You'll probably guess why I picked it, despite it not being a masterpiece of the advertiser's art. Advertising was much less dynamic back in the day. Dawber & Co. of Lincoln used the same advert for at least 20 years:
Lincolnshire Chronicle - Friday 14 October 1864, page 4
Lincolnshire Chronicle - Friday 01 February 1884, page 5
A good example there of the rock-solid price stability of the late Victorian period. There's no change in price over a period of 20 years. How much did I pay for beer 20 years ago? Can't remember exactly, but it was much less than I pay now.
Best get this back in focus and back to George Younger and his advert. Here it is:
Motherwell Times - Friday 22 August 1924, page 3.
No, it's not the Pale Ale that drew me to this advert like a pervert to a playground. Oh, no. It's the other product being advertised. I hesitate to call it beer because it was alcohol-free: Black Beer.
There's a funny story behind the Black Beer and other non-alcoholic products of George Younger. One that includes Bass and the local-veto legislation. Robert Meiklejohn had first brewed in the Candleriggs Brewer, but moved to the larger Grange Brewery on the edge of town around 1852.It was a former distillery that had been converted into a brewery. The Candleriggs Brewery was purchased by George Younger, who greatly expanded it.*
Trouble started after Charles Maitland became senior partner at Meiklejohn in the late 1850's. His family crest being the Bass Rock, he changed the brewery's name to Bass Crest. You can guess what happened next. Bass were notoriously litigious in protection of their trademark. In the 50 years following 1862, Bass instigated a number of actions against Meiklejohn with regard to their trademarks. The matter was only finally brought to a close when Bass bought Meiklejohn in 1918.**
Obviously Bass had no real interest in the brewery and soon sold it on. To George Younger, in 1919. Why did Younger want another brewery in Alloa? To operate delicensed brewery of non-alcoholic beers.This is all connected with the Local Veto Act, which allowed votes on the partial or total removal of licenses from a district.*** Canny Younger's were making sure they could still sell products in areas that had become delicensed. See how the advert stresses "no licence required".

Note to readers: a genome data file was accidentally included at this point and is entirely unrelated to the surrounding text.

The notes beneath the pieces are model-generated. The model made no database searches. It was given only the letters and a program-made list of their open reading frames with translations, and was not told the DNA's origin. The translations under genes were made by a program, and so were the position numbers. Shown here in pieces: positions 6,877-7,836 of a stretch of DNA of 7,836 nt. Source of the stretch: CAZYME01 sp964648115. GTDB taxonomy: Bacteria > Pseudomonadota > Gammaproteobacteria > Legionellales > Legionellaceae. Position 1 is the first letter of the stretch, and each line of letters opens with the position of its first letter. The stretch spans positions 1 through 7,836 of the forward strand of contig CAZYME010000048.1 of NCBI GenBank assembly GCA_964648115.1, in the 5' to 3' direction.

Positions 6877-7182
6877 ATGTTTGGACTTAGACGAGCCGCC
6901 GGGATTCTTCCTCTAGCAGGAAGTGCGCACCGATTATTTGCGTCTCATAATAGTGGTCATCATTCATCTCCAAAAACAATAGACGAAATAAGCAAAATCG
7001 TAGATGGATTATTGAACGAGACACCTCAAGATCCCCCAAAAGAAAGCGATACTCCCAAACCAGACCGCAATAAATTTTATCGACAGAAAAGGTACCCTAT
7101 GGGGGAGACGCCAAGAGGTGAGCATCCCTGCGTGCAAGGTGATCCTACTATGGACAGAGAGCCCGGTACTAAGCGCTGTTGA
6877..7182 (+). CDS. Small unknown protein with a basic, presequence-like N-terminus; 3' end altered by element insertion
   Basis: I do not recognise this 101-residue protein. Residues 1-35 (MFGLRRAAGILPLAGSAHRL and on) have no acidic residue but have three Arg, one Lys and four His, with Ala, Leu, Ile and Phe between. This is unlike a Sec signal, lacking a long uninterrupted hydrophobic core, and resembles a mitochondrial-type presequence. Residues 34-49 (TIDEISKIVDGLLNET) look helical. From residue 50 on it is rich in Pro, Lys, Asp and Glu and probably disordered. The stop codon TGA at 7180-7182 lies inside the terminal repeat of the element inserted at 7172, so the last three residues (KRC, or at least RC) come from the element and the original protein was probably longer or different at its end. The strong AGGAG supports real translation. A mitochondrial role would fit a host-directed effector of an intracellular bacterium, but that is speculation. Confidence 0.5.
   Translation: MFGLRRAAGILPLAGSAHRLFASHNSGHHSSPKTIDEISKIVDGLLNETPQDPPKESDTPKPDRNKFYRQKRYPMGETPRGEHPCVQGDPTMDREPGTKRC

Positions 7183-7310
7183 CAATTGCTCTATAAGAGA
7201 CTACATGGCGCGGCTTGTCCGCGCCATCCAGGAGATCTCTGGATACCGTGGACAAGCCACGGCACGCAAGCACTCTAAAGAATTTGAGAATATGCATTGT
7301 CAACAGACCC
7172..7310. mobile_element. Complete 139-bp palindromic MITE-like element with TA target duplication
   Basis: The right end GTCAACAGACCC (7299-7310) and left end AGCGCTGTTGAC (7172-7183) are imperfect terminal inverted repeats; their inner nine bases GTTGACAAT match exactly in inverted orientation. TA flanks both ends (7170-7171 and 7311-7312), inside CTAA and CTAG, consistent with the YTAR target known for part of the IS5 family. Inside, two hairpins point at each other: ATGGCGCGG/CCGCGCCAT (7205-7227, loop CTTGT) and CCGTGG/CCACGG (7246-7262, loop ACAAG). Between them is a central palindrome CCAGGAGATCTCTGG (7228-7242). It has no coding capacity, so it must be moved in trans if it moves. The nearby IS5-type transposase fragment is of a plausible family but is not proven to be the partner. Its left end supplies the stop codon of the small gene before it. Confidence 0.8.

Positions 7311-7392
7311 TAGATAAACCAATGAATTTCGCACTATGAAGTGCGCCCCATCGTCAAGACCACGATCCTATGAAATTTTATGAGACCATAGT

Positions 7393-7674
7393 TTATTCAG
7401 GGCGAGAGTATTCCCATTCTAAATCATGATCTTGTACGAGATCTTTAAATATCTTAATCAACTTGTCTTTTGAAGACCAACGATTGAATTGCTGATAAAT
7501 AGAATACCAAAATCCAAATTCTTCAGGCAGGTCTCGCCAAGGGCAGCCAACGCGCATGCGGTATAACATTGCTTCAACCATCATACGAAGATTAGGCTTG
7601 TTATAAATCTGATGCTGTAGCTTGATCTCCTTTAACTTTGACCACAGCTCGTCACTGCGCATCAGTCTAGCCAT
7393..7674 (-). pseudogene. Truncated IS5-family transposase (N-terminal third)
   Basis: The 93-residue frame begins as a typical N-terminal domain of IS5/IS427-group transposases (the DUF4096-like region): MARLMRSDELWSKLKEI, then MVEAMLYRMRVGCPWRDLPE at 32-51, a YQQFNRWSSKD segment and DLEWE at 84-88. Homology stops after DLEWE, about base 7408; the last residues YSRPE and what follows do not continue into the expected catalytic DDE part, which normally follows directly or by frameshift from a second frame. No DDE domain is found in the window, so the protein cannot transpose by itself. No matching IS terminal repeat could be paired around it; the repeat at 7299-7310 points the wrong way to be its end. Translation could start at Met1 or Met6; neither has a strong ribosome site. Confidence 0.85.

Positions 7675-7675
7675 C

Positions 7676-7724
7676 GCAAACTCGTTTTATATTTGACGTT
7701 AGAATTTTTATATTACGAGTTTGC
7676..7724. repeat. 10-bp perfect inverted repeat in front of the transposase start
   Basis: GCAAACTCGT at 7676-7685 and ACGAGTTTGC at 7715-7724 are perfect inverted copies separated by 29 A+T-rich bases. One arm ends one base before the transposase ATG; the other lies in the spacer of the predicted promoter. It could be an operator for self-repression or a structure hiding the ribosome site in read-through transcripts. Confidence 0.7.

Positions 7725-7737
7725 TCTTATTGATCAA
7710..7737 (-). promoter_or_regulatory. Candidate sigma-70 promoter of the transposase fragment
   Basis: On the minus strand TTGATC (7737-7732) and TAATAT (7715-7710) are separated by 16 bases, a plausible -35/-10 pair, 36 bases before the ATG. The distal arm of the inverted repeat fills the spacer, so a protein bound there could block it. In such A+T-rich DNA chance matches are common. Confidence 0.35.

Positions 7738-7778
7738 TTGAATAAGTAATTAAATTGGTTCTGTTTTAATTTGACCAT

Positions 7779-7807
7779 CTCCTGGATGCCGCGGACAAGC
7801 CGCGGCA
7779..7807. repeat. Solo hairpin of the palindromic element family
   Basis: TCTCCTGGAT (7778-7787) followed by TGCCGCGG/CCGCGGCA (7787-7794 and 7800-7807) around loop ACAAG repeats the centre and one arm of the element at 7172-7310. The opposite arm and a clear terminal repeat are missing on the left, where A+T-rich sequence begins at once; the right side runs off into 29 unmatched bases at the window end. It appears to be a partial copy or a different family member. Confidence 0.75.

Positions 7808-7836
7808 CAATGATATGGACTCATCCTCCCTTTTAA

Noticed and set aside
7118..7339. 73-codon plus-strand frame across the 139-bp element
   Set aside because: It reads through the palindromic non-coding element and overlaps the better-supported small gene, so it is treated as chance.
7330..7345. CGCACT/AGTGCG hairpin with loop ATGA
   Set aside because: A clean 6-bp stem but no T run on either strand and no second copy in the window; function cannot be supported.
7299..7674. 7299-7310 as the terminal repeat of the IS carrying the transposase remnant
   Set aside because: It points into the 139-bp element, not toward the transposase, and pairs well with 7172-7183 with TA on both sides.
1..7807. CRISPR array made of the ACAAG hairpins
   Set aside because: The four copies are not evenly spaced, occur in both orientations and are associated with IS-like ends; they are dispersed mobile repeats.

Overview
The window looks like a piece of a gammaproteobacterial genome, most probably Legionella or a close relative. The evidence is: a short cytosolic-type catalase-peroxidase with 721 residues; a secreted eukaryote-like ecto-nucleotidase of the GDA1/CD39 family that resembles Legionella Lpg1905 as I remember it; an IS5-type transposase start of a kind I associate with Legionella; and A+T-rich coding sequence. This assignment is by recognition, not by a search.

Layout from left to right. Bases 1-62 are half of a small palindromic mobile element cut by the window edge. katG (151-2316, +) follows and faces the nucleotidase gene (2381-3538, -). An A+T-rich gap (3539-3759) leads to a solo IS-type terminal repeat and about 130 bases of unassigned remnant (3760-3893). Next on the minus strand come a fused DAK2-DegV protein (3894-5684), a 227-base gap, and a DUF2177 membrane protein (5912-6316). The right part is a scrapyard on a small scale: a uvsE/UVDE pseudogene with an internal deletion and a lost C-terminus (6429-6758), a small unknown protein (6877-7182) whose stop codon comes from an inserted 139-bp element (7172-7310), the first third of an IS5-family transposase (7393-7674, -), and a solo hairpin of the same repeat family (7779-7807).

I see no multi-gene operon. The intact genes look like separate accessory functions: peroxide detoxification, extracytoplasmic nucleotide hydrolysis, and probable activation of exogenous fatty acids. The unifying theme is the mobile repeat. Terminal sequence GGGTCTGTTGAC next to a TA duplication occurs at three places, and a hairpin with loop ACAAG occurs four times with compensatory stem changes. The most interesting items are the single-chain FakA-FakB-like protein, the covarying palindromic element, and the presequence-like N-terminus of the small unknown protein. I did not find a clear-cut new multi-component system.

As well as Black Beer, there were also Pony Brand Temperance Stouts. The beers did contain small amounts of alcohol, being brewed from very low gravities. The Black Beer had an OG of about 1014º. The Grange brewery continued to brew non-alcoholic beers until 1941, when it closed and became a store.****
Funny thing is, their Sweetheart Stout was barely any stronger in the 1950's. I've plenty of examples that were only about 1.5% ABV. Maybe they got their idea for from their Temperance Stout. I've just realised that I've no need to say "about" with regard to the OG of Black Beer. Because I've an analysis of it from 1922. Plus a couple of other things. Take a look:
|George Younger watery beers|
|1922||Black Beer||Black Beer||1004||1011||0.90||63.64%|
|1933||Sparkling Table Beer||Pale Ale||1007.5||1021||1.74||64.29%|
|Thomas Usher Gravity Book document TU/6/11 held at the Scottish Brewing Archive|
Not sure if all of those came from the Grange Brewery. I am sure that none of them would get you pissed.
* "Alloa Ale", by Charles McMaster, 1985, page 51.
** "Alloa Ale", by Charles McMaster, 1985, page 52 - 55.
*** "Alloa Ale", by Charles McMaster, 1985, page 55.
**** "Alloa Ale", by Charles McMaster, 1985, page 55.